The Next Three Zero-Days

Microsoft patches 117 vulnerabilities, with three under attack 'zero days'.

📆 July 29th is .NET “Focus on F#” Day. You can sign up to watch a whole day of videos on F# at focus.dotnetconf.net. I haven’t ever seen a CFP for these “Focus” events so I’m unsure of how they pick their speakers; but it looks like a good lineup.
🏪 Microsoft publishes its own applications through the Microsoft Store, making it about 95% of the Microsoft Store.
📹 On July 8th, Kathleen Dollard, Rich Lander, and Immo Landwerth ‘sat down’ on youtube to talk about What’s new in .NET 6 Preview 6 & 7, and how they handle “breaking changes”. Which they can handle now that they aren’t wed to “Don’t break anything at all costs” .NET Framework.
☑ The .NET Foundation 2021 Board Nominations are open but don’t get your hopes up because there’s a nomination committee who will decide who actually gets voted on. There’s also a job description of what board members do, if you’re interested.
The ASP.NET Community Standup – Building with Blazor happened last week and it shows how Powered4.tv was built using Blazor.
📢 .NET 5.0.8 has been released. The interesting bit here is that now you can use Windows Forms and WPF are supported for Arm64. This was initially in .NET 6 Preview 1 and backported to .NET 5.0 with this release.
📢 .NET Core 3.1.17 has been released. Several non-security bug fixes are in this release.
0️⃣ Microsoft Patches 3 Under-Attack Windows Zero-Days the big news here is that if you have Windows Systems, you’ll have already wanted to patch them. If not, patch them now. One of the three Zero-days includes a drive-by attack via web browsers. Second to that is that there are 117 vulnerabilities patched, with 17 labeled ‘critical’.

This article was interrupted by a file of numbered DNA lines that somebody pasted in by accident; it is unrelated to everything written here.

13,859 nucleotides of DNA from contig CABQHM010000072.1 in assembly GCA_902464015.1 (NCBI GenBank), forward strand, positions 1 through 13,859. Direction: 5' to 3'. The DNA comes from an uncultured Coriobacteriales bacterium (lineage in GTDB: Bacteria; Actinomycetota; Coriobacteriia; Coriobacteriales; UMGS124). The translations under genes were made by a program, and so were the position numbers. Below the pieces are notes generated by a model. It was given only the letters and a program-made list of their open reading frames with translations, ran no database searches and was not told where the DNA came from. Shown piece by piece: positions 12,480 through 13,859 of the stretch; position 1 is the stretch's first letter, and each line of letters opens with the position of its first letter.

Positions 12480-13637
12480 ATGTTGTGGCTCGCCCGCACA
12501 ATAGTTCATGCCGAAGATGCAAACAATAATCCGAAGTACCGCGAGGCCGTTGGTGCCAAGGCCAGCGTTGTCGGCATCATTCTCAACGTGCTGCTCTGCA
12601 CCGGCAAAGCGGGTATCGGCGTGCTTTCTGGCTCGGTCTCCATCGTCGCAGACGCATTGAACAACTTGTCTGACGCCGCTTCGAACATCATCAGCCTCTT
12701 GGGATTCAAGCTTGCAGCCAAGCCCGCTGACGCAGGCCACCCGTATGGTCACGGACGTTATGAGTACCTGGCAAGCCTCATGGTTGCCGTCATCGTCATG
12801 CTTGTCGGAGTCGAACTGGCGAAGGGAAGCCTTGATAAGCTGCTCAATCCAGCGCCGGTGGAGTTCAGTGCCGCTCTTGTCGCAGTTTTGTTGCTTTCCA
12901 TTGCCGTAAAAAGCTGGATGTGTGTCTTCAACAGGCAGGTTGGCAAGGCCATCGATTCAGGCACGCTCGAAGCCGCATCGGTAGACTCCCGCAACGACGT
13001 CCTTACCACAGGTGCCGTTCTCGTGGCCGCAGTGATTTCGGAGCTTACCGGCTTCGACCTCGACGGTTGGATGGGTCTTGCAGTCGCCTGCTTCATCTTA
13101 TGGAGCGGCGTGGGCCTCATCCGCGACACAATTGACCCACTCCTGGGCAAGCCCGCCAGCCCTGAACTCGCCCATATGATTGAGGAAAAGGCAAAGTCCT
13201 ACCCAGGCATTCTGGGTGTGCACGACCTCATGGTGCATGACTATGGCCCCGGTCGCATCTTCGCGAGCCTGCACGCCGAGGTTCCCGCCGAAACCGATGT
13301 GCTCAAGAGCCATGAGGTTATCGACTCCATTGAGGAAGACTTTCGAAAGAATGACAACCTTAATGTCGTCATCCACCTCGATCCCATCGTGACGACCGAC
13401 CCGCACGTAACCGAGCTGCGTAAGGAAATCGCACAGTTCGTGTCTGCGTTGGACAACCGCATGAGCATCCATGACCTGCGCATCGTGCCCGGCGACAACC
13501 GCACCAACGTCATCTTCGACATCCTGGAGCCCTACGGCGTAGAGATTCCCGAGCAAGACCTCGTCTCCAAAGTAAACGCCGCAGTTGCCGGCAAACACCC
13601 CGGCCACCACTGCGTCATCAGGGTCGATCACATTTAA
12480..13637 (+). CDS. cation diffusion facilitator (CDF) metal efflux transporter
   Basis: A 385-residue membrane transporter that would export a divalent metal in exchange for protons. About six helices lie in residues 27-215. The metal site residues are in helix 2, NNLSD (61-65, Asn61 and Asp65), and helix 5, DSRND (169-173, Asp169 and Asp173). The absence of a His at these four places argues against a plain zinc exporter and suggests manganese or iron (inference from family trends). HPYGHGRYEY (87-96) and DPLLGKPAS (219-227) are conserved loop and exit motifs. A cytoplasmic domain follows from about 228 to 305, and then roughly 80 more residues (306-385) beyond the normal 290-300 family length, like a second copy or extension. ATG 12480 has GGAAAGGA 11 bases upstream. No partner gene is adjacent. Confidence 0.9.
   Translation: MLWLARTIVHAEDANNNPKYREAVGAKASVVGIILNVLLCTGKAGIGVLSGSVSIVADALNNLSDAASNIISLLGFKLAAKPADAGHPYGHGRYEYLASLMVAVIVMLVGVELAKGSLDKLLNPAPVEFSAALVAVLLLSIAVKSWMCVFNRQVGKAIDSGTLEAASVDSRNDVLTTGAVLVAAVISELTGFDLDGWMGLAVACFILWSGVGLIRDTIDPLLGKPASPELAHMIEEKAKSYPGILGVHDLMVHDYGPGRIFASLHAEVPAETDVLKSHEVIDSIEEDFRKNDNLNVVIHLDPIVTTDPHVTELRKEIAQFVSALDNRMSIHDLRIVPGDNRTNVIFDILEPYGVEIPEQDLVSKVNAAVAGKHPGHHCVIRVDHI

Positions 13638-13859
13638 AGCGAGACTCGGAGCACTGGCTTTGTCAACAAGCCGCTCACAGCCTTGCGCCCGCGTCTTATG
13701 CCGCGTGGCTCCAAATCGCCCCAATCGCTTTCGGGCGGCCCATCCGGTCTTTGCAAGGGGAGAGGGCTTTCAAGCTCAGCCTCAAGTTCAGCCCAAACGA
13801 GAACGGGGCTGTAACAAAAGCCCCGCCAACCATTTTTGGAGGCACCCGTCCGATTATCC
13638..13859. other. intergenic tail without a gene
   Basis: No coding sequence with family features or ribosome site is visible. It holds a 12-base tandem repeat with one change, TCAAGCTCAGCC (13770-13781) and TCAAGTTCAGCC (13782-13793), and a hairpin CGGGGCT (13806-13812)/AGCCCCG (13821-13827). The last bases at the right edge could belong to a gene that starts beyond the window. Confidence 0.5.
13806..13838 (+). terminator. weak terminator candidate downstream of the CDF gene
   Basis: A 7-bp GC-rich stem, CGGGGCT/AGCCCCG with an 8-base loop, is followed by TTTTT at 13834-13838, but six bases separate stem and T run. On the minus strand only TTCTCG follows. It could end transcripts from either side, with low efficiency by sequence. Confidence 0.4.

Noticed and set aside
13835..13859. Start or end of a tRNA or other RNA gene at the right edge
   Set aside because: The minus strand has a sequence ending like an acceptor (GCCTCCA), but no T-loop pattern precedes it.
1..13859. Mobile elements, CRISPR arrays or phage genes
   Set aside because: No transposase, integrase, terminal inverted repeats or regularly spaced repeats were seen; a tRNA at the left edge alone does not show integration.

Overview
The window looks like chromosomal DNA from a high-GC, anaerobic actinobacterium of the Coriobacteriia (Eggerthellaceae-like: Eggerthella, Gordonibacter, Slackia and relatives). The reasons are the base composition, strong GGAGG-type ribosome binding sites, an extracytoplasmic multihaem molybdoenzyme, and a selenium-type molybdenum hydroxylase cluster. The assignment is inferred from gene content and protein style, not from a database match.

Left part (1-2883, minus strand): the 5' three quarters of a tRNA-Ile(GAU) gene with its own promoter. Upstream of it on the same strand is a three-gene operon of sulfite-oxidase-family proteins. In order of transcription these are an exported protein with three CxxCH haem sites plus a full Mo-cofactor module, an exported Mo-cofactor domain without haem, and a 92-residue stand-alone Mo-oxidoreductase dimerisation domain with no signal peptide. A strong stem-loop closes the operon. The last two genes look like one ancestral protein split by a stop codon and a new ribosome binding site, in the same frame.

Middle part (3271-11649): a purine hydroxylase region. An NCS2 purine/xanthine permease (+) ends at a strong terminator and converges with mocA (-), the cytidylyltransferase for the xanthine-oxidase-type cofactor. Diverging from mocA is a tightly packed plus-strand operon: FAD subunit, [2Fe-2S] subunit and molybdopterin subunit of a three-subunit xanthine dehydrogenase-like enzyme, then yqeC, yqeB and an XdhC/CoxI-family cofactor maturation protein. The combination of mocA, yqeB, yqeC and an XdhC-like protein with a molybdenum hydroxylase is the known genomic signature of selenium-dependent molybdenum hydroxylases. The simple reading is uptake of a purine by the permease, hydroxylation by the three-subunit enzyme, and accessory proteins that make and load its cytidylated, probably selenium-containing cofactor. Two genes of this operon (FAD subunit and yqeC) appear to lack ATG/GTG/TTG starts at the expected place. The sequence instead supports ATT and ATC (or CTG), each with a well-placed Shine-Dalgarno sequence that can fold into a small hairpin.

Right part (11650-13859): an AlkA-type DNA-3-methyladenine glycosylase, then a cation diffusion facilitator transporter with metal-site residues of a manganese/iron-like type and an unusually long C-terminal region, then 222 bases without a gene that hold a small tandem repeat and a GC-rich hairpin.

👨‍👩‍👧‍👦 You know you can run multiple projects when you hit ‘F5’ in Visual Studio, right? I love the gif method of teaching; and because of that I’ll forgive the horrible experience we’ve taught ourselves is adequate with debugging multiple projects via F5.
🌎 Global Usings are in .NET 6 and this seems like something that will in no way ever be abused or lead programmers to wonder what namespaces are avialable.
Microsoft introduced the Windows 365 Cloud PC last week and the interesting bit here is that now you can build Windows applications without needing windows. You’ll never have to worry about zero-days plaguing your personal computer, and you’ll get to snobbishly remind people that you use linux all at the same time! As usual the licensing situation with Windows 365 is inscrutable to mere mortals.
📢 Announcing .NET 6 Preview 6 with the previously mentioned Arm64 support, Apple Silicon support.
📢 Visual Studio 2022 Preview 2 is out and it includes Web Live Preview for ASP.NET? Wait a second. ASP.NET… Webforms? That’s still a thing? There’s doubling down on an old technology, and then theres… this.
📝 The Microsoft Windows Developer Team has their ‘notes’ publicly visible for Windows Development and these pages are chock-full of interesting tidbits. If you find yourself doing native Windows development, you’ll want to bookmark this.
📢 ML.NET 1.6 has been released and it now supports Apple’s Silicon, along with several other fixes.
😜 Microsoft released a new emoji introduction video and whatever team did this needs to be responsible for the Windows Experience in general. I have a feeling they could do better than what we’ve got.
🚫🐧 System.Drawing.Common will be Windows-only in .NET 6. While a good move, it feels like ‘Common’ isn’t. Programmer hubris comes for us all in the end.
and Lastly,
A helpful tip for debugging, you can use Debugger.IsAttached as a way to catch Exceptions, but wouldn’t you just click the ‘Break on All Exceptions’ checkbox in Visual Studio? How is this different from that?
And that’s it for what happened Last Week in .NET.

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